Category Archives: Preferential Payments and Bankruptcy

What Happens if I Pay a Creditor a Large Payment Prior to Filing Bankruptcy? Preferential Payments Defined

By Kitty J. Lin, Attorney at Law

If you borrowed money from a relative or business and you pay them back within one year of filing your bankruptcy petition, then you may have done them a great disservice.  Instead of thanking you for paying them back they may potentially be sued by your bankruptcy trustee to put the money back into the bankruptcy estate.  If you make a large payment to a credit card company or other unsecured debt 90 days prior to the filing of your bankruptcy petition the trustee assigned to your case may seek to have that money brought back into the bankruptcy estate to pay all of your creditors also.

If you have any questions regarding any preferential payments you made to creditors or relatives/insiders it is a good idea to consult with an experienced bankruptcy lawyer to determine the best course of action. Many bankruptcy lawyers in the Bay Area have no experience dealing with preferential payments. That is not true of The Law Offices of Lin and Wood. My partner, Ryan Wood, has both defended and assisted in lawsuits to recovery preferential payments in bankruptcy cases.

Under 11 U.S.C. §547(b), the bankruptcy trustee may avoid any transfer of an interest of the debtor in property to or for the benefit of a creditor for a debt that was owed by the debtor while the debtor was insolvent made within 90 days prior to filing the bankruptcy petition to a creditor (think credit card lenders and banks) or 1 year if the transfer is to an “insider.”  The trustee may avoid the transfer if it allows the creditor to receive more than they would receive if the debtor filed a Chapter 7 case, if the transfer was not made, and the creditor received the payment of the debt.

According to 11 U.S.C. §101(31)(A), if the debtor is an individual, the term “insider” includes–

(i) relative of the debtor or of a general partner of the debtor;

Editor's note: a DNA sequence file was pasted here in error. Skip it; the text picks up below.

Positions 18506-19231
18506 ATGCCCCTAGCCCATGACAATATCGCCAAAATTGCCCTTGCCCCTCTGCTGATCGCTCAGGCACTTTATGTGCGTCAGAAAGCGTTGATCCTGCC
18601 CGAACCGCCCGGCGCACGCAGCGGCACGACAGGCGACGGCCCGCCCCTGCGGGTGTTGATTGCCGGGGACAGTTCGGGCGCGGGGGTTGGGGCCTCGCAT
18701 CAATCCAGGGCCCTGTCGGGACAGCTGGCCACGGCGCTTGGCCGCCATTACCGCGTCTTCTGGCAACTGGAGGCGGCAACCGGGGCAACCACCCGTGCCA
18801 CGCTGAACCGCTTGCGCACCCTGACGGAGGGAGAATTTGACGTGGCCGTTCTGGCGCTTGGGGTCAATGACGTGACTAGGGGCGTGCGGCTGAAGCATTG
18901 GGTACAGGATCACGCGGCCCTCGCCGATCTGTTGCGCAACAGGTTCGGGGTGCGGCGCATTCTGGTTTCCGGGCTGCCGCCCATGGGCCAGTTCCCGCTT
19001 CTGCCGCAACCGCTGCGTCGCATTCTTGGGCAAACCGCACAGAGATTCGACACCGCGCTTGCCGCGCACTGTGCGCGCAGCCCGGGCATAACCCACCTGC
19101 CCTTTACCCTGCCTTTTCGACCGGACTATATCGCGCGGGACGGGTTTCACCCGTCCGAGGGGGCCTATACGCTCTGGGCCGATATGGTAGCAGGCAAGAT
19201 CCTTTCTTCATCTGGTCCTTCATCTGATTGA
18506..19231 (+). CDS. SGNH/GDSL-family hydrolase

(ii) partnership in which the debtor is a general partner;

(iii) general partner of the debtor; or

(iv) corporation of which the debtor is a director, officer, or person in control.

The reason the bankruptcy trustee may avoid any preferential payments to creditors or an insider is based on the concept of equality.  All of your creditors should be treated equally, whether the creditor is your mother or a huge national bank.  Essentially, you cannot pay one creditor to the detriment of another creditor.

For example, if your relative lent you money, let’s say $20,000, and you paid them back $1,000 per month for 8 months ($8,000 total) prior to filing your bankruptcy petition, the trustee won’t be going after you to repay that money – they will go directly to the creditor that has received the funds – in this case, your relative.  They will sue your relative to get the $8,000 back into the bankruptcy estate so that all your creditors can be paid equally.  Your relative will be included in the list of creditors, and be allotted whatever percentage creditors are entitled to receive in your bankruptcy case.

You may contact us at 1-877-9NEW-LIFE for a bankruptcy attorney in our office for a free consultation. We have offices in Redwood City, Oakland, San Francisco, and San Jose for your convenience.